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Picture this: Pakistani scholar brings illustrative twist to Thesis


The “cartoon Qudsia” illustrates the complexities of chemical bonds with a superhero graphene molecule.

The “cartoon Qudsia” illustrates the complexities of chemical bonds with a superhero graphene molecule. Image courtesy of Syeda Qudsia.

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September 19, 2017

If a picture is worth a thousand words then Syeda Qudsia’s master’s thesis must be worth at least 40,000 words. In March, she successfully defended her thesis at the National University of Sciences and Technology in Islamabad, Pakistan on the applications of graphene oxide for solar cells, using cartoons.

Syeda Qudsia attended Arizona State University last year as part of an exchange program with the U.S.-Pakistan Centers for Advanced Studies in Energy, better known as USPCAS-E, that seeks to brighten the lives of her fellow compatriots and be part of the solution for Pakistan’s energy crisis by developing skilled energy professionals.

“I chose a comic strip format because it is a great medium for storytelling and it makes everything so much more interesting,” Qudsia explained.

Like her cartoon alter-ego featured in her thesis, Qudsia is known for wearing her traditional hijab and veil hijab but also dons her trademark Converse sneakers. The “cartoon Qudsia” illustrates the complexities of chemical bonds with a superhero graphene molecule.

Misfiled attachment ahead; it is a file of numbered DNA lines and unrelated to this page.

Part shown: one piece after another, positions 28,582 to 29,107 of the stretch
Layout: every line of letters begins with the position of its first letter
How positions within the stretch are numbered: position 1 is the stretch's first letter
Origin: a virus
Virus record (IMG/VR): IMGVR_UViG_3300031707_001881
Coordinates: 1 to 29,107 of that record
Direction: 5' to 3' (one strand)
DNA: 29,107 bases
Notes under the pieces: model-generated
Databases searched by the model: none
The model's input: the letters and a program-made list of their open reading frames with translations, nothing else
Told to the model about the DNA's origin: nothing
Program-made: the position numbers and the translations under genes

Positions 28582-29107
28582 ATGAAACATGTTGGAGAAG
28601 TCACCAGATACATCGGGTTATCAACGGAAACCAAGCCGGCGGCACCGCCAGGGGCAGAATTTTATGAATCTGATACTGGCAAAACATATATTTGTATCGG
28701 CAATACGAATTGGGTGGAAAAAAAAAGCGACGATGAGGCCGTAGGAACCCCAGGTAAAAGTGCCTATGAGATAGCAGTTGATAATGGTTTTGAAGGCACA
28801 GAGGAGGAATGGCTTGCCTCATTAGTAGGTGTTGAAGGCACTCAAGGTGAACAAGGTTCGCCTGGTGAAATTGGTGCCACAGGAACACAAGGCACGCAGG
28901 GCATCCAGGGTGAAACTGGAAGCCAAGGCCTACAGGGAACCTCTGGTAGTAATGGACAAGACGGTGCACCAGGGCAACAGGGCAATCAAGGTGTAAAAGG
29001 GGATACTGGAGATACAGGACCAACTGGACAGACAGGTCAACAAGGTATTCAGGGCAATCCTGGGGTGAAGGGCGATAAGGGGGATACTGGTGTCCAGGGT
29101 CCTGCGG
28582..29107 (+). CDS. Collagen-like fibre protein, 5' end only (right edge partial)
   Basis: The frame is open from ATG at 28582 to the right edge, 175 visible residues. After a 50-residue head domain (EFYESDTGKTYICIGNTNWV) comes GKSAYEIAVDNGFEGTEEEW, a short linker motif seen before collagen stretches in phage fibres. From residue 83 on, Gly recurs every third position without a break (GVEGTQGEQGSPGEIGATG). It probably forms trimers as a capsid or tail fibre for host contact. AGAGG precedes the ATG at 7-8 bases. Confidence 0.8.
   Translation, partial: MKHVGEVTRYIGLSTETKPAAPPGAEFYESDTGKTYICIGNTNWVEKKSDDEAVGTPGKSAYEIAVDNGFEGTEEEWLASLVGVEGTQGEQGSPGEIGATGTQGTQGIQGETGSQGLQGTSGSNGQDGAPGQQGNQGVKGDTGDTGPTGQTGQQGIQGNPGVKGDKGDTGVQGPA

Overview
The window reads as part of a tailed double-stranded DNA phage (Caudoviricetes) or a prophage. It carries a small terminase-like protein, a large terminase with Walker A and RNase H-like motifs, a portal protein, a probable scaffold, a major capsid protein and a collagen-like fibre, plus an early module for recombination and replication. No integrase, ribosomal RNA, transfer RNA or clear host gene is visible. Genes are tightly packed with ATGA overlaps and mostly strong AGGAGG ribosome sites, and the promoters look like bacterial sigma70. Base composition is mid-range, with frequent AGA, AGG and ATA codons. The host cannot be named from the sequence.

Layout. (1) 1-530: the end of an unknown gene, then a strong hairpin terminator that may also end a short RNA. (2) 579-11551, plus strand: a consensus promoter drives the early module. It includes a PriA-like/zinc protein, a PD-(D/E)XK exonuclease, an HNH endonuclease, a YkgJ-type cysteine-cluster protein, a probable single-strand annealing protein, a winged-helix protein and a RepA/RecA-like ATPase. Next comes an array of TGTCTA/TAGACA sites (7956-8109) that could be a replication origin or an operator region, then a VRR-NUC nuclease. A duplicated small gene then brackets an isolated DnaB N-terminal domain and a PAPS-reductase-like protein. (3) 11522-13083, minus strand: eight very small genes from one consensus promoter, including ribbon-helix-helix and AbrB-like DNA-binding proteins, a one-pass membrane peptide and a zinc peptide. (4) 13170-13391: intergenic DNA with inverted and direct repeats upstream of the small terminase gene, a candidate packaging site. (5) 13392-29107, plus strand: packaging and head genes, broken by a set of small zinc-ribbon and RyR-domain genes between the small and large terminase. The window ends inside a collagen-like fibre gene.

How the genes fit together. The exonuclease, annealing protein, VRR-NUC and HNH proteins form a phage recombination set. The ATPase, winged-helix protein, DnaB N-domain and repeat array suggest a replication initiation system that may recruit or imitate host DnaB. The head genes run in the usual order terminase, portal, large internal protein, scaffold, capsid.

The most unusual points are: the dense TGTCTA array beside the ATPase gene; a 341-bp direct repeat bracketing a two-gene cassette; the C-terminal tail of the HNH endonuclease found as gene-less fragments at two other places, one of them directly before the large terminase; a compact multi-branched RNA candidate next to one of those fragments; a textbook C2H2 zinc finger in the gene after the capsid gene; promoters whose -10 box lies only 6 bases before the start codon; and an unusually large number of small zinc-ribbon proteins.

“We modified graphene oxide with a chemical compound, believing that it would change the electrical properties of the material. And it did,” she discovered.

The work she conducted in electrical engineering Assistant Professor Zachary Holman’s lab in the Ira A. Fulton Schools of Engineering at ASU was on silicon nanoparticles, aimed at improving the efficiency of silicon solar cells. This experience polished her skills and helped her complete her research on graphene oxide’s role in similar solar cell applications back in Pakistan.

Qudsia believed that most science presentations were tedious and dull, and although she felt like she was breaking the rules of traditional science presentations, her thesis was well-received amongst her peers and advisors.

Syeda Qudsia (center) playfully throws the ASU fork in her trademark Converse sneakers. Photographer: Erika Gronek/ASU

“Sometimes people cannot cover the gap-of-knowledge between the audience and the presenter,” she said, but her project certainly bridged that gap and made technical concepts more approachable.

In the spring of 2017 she graduated from NUST in Pakistan with a master’s of science in nanoscience and engineering. Currently, Qudsia is in the process of applying for a doctoral position in solar cell research with the hope of contributing to energy research.

Qudsia was grateful for the USPCAS-E program and the many opportunities availed for her to grow personally and professionally. She credits ASU’s research facilities as an integral part of her success.

USPCAS-E is based at ASU and is a collaboration sponsored by the U.S. Agency for International Development and Pakistan’s Higher Education Commission in conjunction with two leading Pakistani engineering universities. It aims to train and enable students to be change agents in helping both countries improve their energy systems.

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